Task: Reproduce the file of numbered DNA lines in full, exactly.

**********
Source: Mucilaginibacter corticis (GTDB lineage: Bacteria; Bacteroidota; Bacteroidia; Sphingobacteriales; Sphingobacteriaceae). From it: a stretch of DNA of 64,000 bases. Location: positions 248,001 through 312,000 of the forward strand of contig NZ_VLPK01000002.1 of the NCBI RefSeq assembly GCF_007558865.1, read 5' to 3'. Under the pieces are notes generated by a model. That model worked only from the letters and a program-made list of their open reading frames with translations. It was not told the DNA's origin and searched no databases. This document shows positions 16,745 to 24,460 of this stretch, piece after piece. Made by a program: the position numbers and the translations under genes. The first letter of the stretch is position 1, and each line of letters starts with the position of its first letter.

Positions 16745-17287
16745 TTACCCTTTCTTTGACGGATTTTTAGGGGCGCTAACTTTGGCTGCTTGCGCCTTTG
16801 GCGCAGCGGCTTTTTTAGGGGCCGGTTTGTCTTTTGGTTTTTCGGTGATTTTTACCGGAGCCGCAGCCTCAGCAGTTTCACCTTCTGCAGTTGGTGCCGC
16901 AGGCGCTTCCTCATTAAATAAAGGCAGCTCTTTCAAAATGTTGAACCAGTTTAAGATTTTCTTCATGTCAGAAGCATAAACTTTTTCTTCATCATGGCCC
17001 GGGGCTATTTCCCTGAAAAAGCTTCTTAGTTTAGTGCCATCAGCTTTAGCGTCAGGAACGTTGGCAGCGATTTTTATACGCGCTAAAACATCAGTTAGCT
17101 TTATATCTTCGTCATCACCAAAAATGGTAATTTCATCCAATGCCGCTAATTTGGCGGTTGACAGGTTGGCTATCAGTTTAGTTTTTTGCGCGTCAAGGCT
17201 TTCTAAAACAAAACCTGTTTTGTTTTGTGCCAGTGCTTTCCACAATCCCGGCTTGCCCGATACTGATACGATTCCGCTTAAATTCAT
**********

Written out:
Source: Mucilaginibacter corticis (GTDB lineage: Bacteria; Bacteroidota; Bacteroidia; Sphingobacteriales; Sphingobacteriaceae). From it: a stretch of DNA of 64,000 bases. Location: positions 248,001 through 312,000 of the forward strand of contig NZ_VLPK01000002.1 of the NCBI RefSeq assembly GCF_007558865.1, read 5' to 3'. Under the pieces are notes generated by a model. That model worked only from the letters and a program-made list of their open reading frames with translations. It was not told the DNA's origin and searched no databases. This document shows positions 16,745 to 24,460 of this stretch, piece after piece. Made by a program: the position numbers and the translations under genes. The first letter of the stretch is position 1, and each line of letters starts with the position of its first letter.

Positions 16745-17287
16745 TTACCCTTTCTTTGACGGATTTTTAGGGGCGCTAACTTTGGCTGCTTGCGCCTTTG
16801 GCGCAGCGGCTTTTTTAGGGGCCGGTTTGTCTTTTGGTTTTTCGGTGATTTTTACCGGAGCCGCAGCCTCAGCAGTTTCACCTTCTGCAGTTGGTGCCGC
16901 AGGCGCTTCCTCATTAAATAAAGGCAGCTCTTTCAAAATGTTGAACCAGTTTAAGATTTTCTTCATGTCAGAAGCATAAACTTTTTCTTCATCATGGCCC
17001 GGGGCTATTTCCCTGAAAAAGCTTCTTAGTTTAGTGCCATCAGCTTTAGCGTCAGGAACGTTGGCAGCGATTTTTATACGCGCTAAAACATCAGTTAGCT
17101 TTATATCTTCGTCATCACCAAAAATGGTAATTTCATCCAATGCCGCTAATTTGGCGGTTGACAGGTTGGCTATCAGTTTAGTTTTTTGCGCGTCAAGGCT
17201 TTCTAAAACAAAACCTGTTTTGTTTTGTGCCAGTGCTTTCCACAATCCCGGCTTGCCCGATACTGATACGATTCCGCTTAAATTCAT